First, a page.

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Sunday, May 31, 2009

Police Unit to Aid Probe of Inspectors

Cleveland police unit to aid probe of inspectors
The Plain Dealer by Gabriel Baird - May 31, 2009

CLEVELAND, OHIO — Mayor Frank Jackson's administration is breaking from city policy, giving a probe into public corruption to investigators from a police unit with a record of aggressively going after wrongdoing. Police Chief Michael McGrath has assigned Internal Affairs Unit investigators to help investigate the city's Building and Housing Department. The six-person unit -- which under department policy investigates only police -- has busted several officers in recent years on charges including theft, felonious assault, rape and drug trafficking. The assignment underscores how seriously Jackson is taking the investigation, officials said.

Mayor Frank Jackson

"The mayor has given me very clear direction," Safety Director Martin Flask said. "This investigation will be thorough, professional and expeditious, with a primary focus on thorough." Police inherited the probe from the FBI on Wednesday after federal prosecutors announced more charges against city building and housing inspectors. The FBI had been investigating the department since at least 2006 as part of a crackdown on corruption in Cuyahoga County. In April, inspector Richard Huberty pleaded guilty to 10 counts of bribery and extortion. He is awaiting sentencing. Inspectors Bobby Cuevas, Richard Kocuba and Lawrence Skule were charged with extortion last month. Inspectors James McCullough, 56, and Juan Alejandro, 41, were charged Wednesday with accepting bribes from an investor wanting a good deal on property. They have been suspended without pay. After announcing the charges against McCullough and Alejandro, local FBI head Frank Figliuzzi said the agency's findings would be given to the city to follow up. Under Cleveland police policy, the follow-up investigation should go to the Intelligence Unit, which has about 10 staff members who investigate nonpolice city workers suspected of wrongdoing. Officers in the unit also protect dignitaries, guard City Hall and drive around the mayor. Despite being responsible for watching about 6,800 workers -- four times as many as the 1,700 police that the Internal Affairs Unit monitors -- the Intelligence Unit has produced few high-profile cases. Internal Affairs will be assisted by a detective from the Intelligence Unit.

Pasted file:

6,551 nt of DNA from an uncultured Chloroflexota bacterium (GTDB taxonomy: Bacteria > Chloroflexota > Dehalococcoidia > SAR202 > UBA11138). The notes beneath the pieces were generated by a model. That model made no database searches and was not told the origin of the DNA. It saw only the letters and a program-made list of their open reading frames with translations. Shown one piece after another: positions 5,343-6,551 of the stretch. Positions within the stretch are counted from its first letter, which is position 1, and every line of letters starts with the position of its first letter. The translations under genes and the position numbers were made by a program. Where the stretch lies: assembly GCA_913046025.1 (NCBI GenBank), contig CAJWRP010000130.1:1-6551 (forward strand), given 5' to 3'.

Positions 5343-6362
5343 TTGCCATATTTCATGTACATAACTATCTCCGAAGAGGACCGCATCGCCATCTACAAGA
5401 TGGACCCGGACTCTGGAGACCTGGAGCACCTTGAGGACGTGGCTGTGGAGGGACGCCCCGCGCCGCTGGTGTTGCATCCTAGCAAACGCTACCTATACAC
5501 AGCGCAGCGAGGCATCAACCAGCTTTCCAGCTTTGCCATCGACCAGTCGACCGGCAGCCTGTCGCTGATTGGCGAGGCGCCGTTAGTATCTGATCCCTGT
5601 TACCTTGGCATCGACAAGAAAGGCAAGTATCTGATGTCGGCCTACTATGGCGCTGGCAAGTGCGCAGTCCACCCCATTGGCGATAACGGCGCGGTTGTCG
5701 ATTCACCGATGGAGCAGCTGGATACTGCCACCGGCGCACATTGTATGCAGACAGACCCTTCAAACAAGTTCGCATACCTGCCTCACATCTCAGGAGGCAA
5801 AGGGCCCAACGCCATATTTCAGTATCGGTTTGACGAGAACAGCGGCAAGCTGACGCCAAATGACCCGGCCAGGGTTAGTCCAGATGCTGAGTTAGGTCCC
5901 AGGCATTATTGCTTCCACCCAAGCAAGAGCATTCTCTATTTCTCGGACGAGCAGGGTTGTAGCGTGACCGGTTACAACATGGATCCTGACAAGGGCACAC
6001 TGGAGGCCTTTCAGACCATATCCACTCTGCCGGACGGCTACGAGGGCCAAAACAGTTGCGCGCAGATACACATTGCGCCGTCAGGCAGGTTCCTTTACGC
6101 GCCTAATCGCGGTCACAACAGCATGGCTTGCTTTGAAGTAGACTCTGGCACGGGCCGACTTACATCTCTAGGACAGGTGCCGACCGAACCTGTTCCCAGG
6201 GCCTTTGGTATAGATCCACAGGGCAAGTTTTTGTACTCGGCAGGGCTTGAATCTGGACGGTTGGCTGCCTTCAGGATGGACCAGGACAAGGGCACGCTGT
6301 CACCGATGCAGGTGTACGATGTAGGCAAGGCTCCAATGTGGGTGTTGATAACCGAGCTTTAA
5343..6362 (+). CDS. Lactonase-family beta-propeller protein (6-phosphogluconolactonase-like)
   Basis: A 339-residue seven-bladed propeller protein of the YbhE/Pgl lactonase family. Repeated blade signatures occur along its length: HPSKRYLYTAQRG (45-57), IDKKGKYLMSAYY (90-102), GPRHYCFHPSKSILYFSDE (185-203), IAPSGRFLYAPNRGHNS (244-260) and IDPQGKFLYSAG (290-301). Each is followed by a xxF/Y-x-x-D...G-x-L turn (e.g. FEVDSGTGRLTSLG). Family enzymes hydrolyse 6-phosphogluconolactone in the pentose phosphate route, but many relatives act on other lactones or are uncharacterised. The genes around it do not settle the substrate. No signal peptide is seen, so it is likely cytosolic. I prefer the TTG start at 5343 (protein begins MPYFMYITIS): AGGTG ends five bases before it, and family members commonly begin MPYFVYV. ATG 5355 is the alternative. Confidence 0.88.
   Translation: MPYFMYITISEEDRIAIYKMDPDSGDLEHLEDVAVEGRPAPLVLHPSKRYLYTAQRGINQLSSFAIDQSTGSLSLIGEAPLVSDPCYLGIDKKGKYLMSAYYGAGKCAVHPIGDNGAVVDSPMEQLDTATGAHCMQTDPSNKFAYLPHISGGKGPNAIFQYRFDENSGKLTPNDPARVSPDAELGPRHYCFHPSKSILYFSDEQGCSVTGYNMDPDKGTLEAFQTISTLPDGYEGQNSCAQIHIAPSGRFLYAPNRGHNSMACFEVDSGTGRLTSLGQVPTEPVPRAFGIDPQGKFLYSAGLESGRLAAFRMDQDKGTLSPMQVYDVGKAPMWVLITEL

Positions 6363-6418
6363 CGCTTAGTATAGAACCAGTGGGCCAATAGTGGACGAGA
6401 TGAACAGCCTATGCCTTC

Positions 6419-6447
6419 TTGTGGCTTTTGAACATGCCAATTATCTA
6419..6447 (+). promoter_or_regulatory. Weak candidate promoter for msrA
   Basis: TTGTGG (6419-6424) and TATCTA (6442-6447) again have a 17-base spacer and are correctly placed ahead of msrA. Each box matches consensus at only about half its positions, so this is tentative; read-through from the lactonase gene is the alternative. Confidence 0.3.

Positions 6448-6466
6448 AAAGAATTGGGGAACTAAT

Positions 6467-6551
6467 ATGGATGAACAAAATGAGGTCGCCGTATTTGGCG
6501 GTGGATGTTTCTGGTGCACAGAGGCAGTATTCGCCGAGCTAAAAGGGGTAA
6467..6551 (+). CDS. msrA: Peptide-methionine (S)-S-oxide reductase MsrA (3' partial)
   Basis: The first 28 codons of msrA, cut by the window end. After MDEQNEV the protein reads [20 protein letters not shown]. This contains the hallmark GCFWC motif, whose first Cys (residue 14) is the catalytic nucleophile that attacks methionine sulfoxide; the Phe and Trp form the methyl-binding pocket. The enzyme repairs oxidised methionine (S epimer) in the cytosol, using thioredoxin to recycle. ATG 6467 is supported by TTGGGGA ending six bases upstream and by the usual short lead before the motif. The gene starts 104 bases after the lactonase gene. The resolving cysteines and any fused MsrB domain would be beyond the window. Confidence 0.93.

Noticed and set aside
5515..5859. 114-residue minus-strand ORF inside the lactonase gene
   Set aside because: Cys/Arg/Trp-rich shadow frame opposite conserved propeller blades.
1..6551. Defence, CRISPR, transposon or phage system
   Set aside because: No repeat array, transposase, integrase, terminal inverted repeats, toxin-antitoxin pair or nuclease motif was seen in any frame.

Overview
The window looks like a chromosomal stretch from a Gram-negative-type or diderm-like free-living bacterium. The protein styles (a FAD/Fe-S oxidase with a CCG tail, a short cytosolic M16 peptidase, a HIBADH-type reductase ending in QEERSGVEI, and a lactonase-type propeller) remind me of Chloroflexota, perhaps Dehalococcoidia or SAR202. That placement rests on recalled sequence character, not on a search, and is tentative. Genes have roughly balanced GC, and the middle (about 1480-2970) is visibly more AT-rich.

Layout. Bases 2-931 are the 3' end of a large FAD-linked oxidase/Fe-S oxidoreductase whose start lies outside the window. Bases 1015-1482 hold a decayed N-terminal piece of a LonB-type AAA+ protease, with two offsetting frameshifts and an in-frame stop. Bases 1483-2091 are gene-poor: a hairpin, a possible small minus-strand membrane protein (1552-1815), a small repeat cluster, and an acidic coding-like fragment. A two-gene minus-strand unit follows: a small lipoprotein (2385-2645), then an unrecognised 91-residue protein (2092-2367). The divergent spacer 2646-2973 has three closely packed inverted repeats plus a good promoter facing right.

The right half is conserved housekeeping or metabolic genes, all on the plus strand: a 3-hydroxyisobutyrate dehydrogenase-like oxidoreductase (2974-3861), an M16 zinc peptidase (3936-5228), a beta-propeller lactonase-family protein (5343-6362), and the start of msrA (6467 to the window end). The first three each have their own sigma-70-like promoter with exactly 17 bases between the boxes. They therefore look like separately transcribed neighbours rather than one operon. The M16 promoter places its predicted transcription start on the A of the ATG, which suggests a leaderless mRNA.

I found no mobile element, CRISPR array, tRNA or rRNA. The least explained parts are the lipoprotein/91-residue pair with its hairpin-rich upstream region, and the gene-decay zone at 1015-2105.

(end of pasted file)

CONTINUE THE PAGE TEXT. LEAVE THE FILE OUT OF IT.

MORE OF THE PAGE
The Internal Affairs Unit is led by Lt. James Muhic, an experienced, even zealous investigator who worked on the FBI's public-corruption task force from 2002 to 2005. McGrath put Muhic in charge of Internal Affairs in 2006. The following year, the department disciplined more officers as a result of Internal Affairs investigations than in any year going back to at least 2000. Last year, FBI Director Robert Mueller honored Muhic for his work on the investigation of former Cleveland police officer Zvonko Sarlog, who was convicted of money laundering and cocaine charges in 2007. Internal Affairs, along with the Overtime Review Unit and the Inspections Unit, is part of the Police Department's Integrity Control Section, which reports directly to the chief.

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